Copyright Юрий Абрамочкин (Yuriy Abramochkin)
In loving memory of my favourite writer, Aleksandr Isayevich Solzhenitsyn, on what would’ve been his 99th birthday, I decided to have a post about his lovely name. I had a previous post about my favourite forms of the name, but that didn’t include all forms, nor did it include much background information.
Alexander is the Latinized form of the Greek Alexandros, which means “defender of man.” It’s composed of the elements alexo (to defend/help) and aner (andros in the genitive case) (man). As almost everyone knows, its most famous bearer has been Alexander the Great of Macedonia, who rose to become emperor of Greece, Egypt, Persia, and parts of India.
Alexander the Great’s fame and popularity was such that his name became widespread through many of the areas he’d conquered and ruled. Through the ages, famous bearers of the name in its various forms have included kings, emperors, tsars, popes, politicians, writers, scientists, inventors, explorers, artists, philosophers, and athletes.
Alexander the Great was also a fellow lefty!
Alexander was in the lower reaches of the U.S. Top 100 from 1880–96, and crept back into those ranges a number of times again over the years. It slowly began sinking in popularity in 1918, with a few years when it slightly rose in popularity. Its lowest rank was #233 in 1959.
After this, it began a nearly uninterrupted steady climb into the Top 10. Its highest rank was #4 in 2009. In 2011, it was #11.
The name is also popular in Iceland (#2), Canada (#6), Sweden (#7), Scotland (#8), Austria and Australia (#9 in both), Mexico (#13), Denmark (#16), England and Wales (#21), Belgium (#22), Norway and New Zealand (both #30), Switzerland (#35), Ireland and Northern Ireland (#46 in both), Chile (#56), The Netherlands (#79), Poland (#93), the Czech Republic (#94), Hungary (#98), and Italy (#109).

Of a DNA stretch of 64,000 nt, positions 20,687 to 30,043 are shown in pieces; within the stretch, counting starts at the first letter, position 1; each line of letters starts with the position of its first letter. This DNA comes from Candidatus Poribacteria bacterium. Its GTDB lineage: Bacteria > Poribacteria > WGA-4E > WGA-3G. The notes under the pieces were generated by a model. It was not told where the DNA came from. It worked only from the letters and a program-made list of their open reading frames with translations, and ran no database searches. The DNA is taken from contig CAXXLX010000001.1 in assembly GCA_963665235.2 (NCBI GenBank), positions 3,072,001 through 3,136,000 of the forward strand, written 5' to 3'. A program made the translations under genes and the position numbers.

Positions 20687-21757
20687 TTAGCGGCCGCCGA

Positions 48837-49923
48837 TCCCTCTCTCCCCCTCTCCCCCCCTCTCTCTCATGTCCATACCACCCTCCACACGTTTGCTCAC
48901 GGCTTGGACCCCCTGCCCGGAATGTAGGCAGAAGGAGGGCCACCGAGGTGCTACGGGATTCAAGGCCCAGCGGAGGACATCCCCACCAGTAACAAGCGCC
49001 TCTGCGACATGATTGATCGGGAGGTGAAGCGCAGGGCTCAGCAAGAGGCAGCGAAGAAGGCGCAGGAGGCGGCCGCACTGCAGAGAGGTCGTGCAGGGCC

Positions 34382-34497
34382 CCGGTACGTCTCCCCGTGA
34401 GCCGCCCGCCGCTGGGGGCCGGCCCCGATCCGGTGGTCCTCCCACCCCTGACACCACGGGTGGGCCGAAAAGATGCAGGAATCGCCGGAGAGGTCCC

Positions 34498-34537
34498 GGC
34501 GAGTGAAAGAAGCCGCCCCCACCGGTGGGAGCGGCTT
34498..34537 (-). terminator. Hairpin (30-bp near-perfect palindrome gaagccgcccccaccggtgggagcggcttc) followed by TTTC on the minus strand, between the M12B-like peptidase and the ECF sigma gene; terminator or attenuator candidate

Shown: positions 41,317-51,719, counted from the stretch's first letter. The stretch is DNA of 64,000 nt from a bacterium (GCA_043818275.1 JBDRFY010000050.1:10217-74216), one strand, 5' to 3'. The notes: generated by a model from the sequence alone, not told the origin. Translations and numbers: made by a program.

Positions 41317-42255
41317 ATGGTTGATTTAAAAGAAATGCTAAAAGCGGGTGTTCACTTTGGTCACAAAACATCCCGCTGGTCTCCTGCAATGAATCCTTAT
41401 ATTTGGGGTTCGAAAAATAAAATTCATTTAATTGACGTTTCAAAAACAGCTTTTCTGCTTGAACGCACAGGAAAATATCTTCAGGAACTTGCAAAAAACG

Princess Alix of Hesse and by Rhine, the future Empress Aleksandra of Russia, before so much sadness began invading her life
The feminine form Alexandra is also quite common, though not as much as its male counterpart. It entered the U.S. Top 100 at #945 in 1915, immediately dropped out the next year, returned at #992 in 1934, again dropped out, was #941 in 1936, and finally entered long-term at #866 in 1938.
The name slowly climbed to the Top 100, with some quite large leaps in the early Eighties. Its highest rank was #26 in 1995 and 1996. Alexandra’s popularity slowly diminished, and by 2016, it was #110.
Alexander is used in English, Greek, the Scandinavian languages, Icelandic, Hungarian, German, Dutch, and Slovak. Alexandra is used in English, German, Dutch, French, Hungarian, Portuguese, Greek, Icelandic, Italian, Spanish, the Scandinavian languages, Slovak, Czech, and Romanian.
U.S. inventor Alexander Graham Bell
Other forms of Alexander:
1. Aleksandr is Russian, Ukranian, and Armenian. Russian nicknames include Sasha, Sanya (my favourite writer’s own nickname), Shura, Sanyechka, Sashenka, Shurik, Sashura, and Shuryenka.